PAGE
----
Once you SSH into your instance, get the password, then go to:


Then log in and make a new user. That user will be you and don’t forget your login credentials.

Remove Bitnami header

Once I had a user and tested logging in successfully, I then looked to get rid of that annoying Bitnami header. This was easy to do, I just used the bnhelper tool.

All I did was SSH into the instance and run sudo /opt/bitnami/bnhelper-tool

This led me to this screen and I selected Remove the Bitnami Banner.


Set up Static IP on AWS Lightsail

My next step was to attach a static IP to the instance. That was pretty easy too, all I did was navigate to Networking and clicked on Create static IP.

Then I followed the instructions but selecting where my instance was and filling out the rest of the information.

Set up Custom Domain Zone

Now this part got tricky, setting up the Custom Domain Zone. Here I wanted to attached my AWS registered domain to the this static IP.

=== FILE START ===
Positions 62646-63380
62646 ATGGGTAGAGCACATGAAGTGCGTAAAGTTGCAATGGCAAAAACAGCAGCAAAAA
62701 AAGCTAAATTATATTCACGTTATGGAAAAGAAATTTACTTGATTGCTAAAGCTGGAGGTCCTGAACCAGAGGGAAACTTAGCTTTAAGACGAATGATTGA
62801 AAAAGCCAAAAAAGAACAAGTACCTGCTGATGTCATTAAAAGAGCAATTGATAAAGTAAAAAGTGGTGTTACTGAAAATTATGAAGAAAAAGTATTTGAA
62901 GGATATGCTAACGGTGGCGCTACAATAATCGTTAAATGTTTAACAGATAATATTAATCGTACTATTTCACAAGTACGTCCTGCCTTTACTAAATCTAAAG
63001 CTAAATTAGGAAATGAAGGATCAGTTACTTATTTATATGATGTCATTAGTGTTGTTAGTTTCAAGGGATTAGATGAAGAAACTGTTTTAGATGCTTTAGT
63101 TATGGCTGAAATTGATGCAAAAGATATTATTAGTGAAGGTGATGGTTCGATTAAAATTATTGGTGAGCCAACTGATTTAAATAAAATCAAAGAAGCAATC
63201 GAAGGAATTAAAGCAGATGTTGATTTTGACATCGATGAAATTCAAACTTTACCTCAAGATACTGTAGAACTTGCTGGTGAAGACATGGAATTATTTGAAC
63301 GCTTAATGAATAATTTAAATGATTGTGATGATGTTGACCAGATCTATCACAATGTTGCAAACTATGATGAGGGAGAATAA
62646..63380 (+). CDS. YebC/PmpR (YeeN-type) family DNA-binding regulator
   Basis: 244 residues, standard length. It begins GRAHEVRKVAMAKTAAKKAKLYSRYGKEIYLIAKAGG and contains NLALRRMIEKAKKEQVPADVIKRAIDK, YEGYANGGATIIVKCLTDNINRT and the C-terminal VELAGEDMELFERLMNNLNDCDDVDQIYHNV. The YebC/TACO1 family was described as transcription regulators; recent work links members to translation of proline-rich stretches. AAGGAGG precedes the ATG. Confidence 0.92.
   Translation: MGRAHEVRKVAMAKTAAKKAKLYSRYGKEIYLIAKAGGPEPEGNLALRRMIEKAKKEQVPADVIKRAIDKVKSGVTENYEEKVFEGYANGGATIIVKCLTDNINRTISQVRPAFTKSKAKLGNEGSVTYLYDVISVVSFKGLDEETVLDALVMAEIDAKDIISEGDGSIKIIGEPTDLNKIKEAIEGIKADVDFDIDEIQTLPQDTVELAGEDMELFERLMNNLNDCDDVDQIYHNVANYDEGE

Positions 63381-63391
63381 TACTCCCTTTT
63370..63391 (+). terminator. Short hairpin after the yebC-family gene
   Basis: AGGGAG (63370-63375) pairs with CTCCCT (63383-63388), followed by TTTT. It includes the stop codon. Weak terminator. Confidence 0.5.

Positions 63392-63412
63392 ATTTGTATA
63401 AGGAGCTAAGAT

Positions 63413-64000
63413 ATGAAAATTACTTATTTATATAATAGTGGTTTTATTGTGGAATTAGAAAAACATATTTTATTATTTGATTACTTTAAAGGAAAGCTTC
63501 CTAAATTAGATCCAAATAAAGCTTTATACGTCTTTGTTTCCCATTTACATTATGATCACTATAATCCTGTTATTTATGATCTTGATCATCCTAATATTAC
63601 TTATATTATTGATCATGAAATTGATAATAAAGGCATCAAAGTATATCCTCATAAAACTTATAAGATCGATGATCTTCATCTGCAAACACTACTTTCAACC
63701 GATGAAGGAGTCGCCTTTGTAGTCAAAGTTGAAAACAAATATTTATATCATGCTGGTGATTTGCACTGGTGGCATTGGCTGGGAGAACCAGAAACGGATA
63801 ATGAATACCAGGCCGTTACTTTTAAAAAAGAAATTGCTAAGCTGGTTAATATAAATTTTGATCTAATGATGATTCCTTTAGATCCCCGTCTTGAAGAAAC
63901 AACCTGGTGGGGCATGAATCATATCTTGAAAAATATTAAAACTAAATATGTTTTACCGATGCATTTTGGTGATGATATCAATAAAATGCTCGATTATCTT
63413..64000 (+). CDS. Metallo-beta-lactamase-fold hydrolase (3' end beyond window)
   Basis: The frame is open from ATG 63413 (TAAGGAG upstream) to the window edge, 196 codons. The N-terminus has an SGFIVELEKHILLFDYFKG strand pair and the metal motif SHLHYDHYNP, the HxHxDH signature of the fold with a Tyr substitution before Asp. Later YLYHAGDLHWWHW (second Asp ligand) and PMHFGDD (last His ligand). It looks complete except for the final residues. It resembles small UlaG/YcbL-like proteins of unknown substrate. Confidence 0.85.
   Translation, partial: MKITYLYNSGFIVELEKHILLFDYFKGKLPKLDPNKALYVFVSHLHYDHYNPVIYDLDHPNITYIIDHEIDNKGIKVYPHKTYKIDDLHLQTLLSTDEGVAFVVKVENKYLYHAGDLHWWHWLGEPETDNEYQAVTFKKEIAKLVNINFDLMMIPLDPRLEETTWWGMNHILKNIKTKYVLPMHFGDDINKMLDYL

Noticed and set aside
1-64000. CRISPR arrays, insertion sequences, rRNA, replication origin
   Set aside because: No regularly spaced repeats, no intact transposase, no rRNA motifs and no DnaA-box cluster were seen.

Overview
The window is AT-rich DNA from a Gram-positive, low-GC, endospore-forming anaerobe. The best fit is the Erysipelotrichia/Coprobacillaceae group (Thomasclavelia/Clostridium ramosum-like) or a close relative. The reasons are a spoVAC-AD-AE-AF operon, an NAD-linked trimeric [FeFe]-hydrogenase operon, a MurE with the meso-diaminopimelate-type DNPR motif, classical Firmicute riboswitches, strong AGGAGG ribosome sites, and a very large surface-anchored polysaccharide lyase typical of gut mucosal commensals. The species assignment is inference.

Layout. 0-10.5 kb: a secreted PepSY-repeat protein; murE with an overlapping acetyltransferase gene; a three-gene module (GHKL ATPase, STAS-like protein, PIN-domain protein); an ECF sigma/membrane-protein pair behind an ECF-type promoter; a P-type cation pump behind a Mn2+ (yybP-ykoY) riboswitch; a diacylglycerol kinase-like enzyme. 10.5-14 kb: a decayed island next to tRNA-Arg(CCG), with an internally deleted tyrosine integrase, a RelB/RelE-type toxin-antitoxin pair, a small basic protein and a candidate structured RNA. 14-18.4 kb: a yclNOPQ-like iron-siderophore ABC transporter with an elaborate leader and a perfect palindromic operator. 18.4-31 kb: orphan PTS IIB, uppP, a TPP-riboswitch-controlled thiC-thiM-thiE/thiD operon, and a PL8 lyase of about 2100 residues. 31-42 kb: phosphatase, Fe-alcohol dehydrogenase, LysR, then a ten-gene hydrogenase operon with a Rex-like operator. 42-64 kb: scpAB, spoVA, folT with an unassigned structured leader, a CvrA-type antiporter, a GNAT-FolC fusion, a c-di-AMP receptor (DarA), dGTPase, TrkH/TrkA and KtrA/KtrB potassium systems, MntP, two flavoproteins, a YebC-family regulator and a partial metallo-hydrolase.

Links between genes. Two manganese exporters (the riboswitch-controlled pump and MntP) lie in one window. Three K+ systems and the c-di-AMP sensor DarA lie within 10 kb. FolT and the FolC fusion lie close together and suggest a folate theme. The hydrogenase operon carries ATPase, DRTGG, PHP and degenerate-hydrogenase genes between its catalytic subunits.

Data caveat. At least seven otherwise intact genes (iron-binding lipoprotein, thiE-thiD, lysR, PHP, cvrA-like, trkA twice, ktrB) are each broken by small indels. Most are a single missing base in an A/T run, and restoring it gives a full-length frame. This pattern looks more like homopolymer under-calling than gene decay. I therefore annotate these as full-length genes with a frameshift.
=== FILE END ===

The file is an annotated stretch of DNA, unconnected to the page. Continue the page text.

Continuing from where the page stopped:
In order to do that I needed to make sure that the DNS servers that this instance requires are the same DNS servers set up in my Route 53 Hosted Zone.

There are some important things you need to set up in Route 53 to make sure everything resolves correctly. The problem is that you’ll be setting them up a bit out of order.

The key things for Route 53 is this:

  1. Make sure the Domain Name Servers are the same in Route 53 and your Lightsail instance of Ghost
  2. You point an A Name record to the Cloudfront Distribution URL (we haven’t set this up yet)
  3. That your SSL certificate is verified so you can get https (we haven’t set this up yet either)

The problem is that you won’t have all the information to finish this configuration until you set up your CDN and SSL certificates.

Set up the CDN

It’s advisable to serve your images and content through a CDN (Content Delivery Network). Why? Because it helps with load times and uptime. Ever since I switched to a CDN my SEO for my other blog has skyrocketed. You should consider this too.

To set that up, just click on the Create distribution button and:

Then follow the instructions by selecting your instance (mine is called Ghost-1).

Once you do that, you’ll get a cloudfront URL where your blog will be served too.

Important! Now you’ll have to navigate back to Route 53. In your Hosted Zone for your custom domain, create an ‘A’ Record but select Alias to Cloudfront distribution.

If you select the correct Instance location, your newly created Cloudfront distribution should populate automatically.